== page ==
The Australian Medical Council is an organisation whose work impacts across the lands of Australia and New Zealand.

The Australian Medical Council acknowledges the Aboriginal and/or Torres Strait Islander Peoples as the original Australians and the Māori People as the tangata whenua (Indigenous) Peoples of Aotearoa (New Zealand). We recognise them as the traditional custodians of knowledge for these lands.

We pay our respects to them and to their Elders, both past, present and emerging, and we recognise their enduring connection to the lands we live and work on, and honour their ongoing connection to those lands, its waters and sky.

Aboriginal and/or Torres Strait Islander people should be aware that this website may contain images, voices and names of people who have passed away.

Learn more
Understanding the lands where we live and work
The Australian Medical Council (AMC) recognises that our office in the ACT sits on culturally important and significant lands.  Our office is centred between two culturally and ceremonially significant landmarks of Black Mountain and Mt Ainslie. Ngunnawal people had once freely travelled, hunted and gathered where we work today, utilising the rich resources the land and waters have to offer. We recognise the Ngunnawal people, their elders past and present for their contribution to caring for these lands for time immemorial.

Historical understanding

The AMC recognises other clan, family and neighbouring nation groups of this region who through kinship and ceremony are connected to these lands. These include the Ngambri, Walgalu, Ngarigo, Gundungurra, Wiradjuri and Yuin peoples. We recognise that colonisation has severed many peoples rights and connections to country across this continent and that knowledge of place and country has also been heavily impacted.

The Ngunnawal people thrived in the ACT and surrounds for thousands of years.  Some of the earliest documented carbon dating proves people have been living in the region for at least 25,000 years. This also suggests they would have been here living through an ice age.  This demonstrates the ingenuity and resilience Ngunnawal people have, to not only survive but thrive through often harsh, differing and diverse circumstances.


Wilay designs – Caring for Ngunawal Country

Dispossession, right to access country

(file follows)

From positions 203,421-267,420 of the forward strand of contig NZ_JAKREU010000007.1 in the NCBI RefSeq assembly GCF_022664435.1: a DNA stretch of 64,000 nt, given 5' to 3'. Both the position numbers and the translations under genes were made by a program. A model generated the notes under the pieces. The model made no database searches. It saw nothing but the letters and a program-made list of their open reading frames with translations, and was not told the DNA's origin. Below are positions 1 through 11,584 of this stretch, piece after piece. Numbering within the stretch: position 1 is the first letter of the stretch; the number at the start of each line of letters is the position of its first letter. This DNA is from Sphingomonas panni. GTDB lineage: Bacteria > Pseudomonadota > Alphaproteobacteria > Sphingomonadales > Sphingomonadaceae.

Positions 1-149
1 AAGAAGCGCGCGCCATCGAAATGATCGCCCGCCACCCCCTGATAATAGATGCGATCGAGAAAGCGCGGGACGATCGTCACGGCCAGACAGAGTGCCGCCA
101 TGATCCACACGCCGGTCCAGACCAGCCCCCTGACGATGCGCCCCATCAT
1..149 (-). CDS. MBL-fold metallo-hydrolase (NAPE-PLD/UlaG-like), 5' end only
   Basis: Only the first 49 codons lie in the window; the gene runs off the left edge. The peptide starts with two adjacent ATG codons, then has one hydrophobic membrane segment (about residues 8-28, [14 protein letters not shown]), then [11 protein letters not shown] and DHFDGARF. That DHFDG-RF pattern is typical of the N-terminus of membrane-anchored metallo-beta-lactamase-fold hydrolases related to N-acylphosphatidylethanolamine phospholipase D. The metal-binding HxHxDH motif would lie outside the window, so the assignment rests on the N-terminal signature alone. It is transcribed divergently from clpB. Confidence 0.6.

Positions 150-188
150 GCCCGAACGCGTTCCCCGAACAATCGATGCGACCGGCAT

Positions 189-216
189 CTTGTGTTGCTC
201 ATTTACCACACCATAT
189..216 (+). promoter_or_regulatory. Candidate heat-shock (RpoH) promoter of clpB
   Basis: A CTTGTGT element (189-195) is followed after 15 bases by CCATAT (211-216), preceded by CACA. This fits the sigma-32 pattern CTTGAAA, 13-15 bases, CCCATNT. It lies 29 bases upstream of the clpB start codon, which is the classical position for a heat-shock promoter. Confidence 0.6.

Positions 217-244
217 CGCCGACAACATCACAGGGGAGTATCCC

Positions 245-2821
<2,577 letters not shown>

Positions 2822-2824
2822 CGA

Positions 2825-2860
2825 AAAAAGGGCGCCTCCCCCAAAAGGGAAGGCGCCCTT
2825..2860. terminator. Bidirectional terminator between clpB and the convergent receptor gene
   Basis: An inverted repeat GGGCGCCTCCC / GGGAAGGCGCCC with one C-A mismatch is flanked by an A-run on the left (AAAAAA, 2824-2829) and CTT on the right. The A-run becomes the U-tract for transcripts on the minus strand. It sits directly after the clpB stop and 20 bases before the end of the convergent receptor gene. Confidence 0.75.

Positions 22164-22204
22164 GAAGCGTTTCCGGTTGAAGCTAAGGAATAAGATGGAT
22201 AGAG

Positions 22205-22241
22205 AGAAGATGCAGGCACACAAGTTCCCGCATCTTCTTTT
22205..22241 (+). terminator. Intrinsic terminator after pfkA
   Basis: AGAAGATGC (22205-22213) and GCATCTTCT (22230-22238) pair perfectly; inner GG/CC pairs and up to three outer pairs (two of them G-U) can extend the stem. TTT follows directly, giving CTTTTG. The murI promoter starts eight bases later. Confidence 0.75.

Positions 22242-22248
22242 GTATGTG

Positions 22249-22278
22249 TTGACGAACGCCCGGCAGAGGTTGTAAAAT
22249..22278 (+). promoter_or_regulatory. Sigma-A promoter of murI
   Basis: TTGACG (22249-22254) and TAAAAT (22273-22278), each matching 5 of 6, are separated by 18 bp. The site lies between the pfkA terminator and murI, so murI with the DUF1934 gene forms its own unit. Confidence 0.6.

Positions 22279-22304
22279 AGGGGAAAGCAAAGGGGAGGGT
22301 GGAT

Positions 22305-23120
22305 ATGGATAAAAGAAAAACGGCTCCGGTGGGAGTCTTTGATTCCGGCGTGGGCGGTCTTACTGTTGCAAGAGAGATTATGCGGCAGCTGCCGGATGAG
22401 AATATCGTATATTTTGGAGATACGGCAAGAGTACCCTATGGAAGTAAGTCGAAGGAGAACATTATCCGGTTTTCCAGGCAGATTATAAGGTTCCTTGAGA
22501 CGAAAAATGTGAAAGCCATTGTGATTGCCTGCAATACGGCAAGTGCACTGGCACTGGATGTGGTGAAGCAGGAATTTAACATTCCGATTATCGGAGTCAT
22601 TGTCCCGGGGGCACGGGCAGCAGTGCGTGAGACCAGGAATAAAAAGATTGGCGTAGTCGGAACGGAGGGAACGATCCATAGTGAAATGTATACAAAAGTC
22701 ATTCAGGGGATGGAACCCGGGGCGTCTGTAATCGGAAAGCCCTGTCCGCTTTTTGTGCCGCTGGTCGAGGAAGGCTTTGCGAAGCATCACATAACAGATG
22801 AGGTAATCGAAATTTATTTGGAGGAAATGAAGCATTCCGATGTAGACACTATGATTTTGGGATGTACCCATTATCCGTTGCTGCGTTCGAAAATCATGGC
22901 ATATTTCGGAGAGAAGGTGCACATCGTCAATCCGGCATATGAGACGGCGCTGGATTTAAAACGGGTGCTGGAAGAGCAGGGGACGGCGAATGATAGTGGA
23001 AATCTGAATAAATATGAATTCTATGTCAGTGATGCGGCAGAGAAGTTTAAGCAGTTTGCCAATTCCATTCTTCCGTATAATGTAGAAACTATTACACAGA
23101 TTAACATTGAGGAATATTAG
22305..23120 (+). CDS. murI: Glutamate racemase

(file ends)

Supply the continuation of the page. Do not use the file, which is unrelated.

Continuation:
In the 1820s European colonisation had a devastating impact on the Aboriginal custodians of the Canberra region and introduced European diseases like small pox, and decimated the local peoples and their populations.[1] This was compounded by dispossession of their lands, being forced off the traditional lands for the establishment of Canberra.  When the ACT was officially established in 1911, the Aboriginal Protection Board forced all Aboriginal people living within its borders (including those granted land for farming) to be removed to Edgerton Aboriginal mission station in Yass.

An Act passed by the government in 1909 enabled the Aborigines Protection Board to remove any Aboriginal people – defined as having ‘the appearance of Aboriginality’ – from reserves and camping within or near any reserve, town or township. So empowered, the board in 1910 prohibited all Aboriginal camping close to Yass and compelled those living there – or at least all who could be rounded up – to move to a new board-managed reserve at Edgerton, 12 miles out of town.[2]

[1] Josephine Flood, 1996, Moth Hunters of the Australian Capital Territory, second edition, Gecko books, Marleston, South Australia 5033


Large river flowing through a landscape with tress

Black Mountain (top left) – men’s and women’s sites of ceremonial significance (Tyronne Bell, Thunderstone, Ngunnawal traditional custodian). The Molongolo River is the source of many important food sources including fresh water cray, native fish, turtle, Cumbungi reeds and roots.

A mountain is in the background, in front of it are a building and a large lake.

Mt Ainslie – Women’s site (Tyronne Bell, Thunderstone, Ngunnawal traditional custodian)

Our message

We recognise the disconnection and removal from land has caused a deep ongoing trauma for all Aboriginal and/or Torres Strait Islander People across Australia. The policies that were put in place to stop peoples celebrating and practising culture, living by traditional lore and customs has had a generational effect on Aboriginal and/or Torres Strait Islander People and societies, many still suffering from those impacts today. The Australian Medical Council strives to understand, recognise and assist in the healing process for Aboriginal and/or Torres Strait Islander Peoples.

The Molonglo river runs through where Lake Burley Griffin lies today with adjoining creeks now laying underneath where Canberra city is situated. Ngunnawal man Richie Allen talks about the significance of the three rivers that flow through Canberra: the Molonglo, Murrumbidgee and Yass Rivers.

About the artwork

“This artwork is inspired by Country. There is a meeting place near the centre to symbolise coming together and the journey of cultural understanding, respectfully learning. Throughout this artwork you’ll find hills, mountains, and flowing waterways that tell stories of life.

Kangaroo tracks and the vibrant colours used bring to life the many native plants, animals and bush tucker found across Country.

This artwork captures not only the land’s beauty but also its cultural importance. It invites us to reflect on the connection between people and the land, and the balance that emerges from that relationship.” – Wilay Designs

Was this information helpful?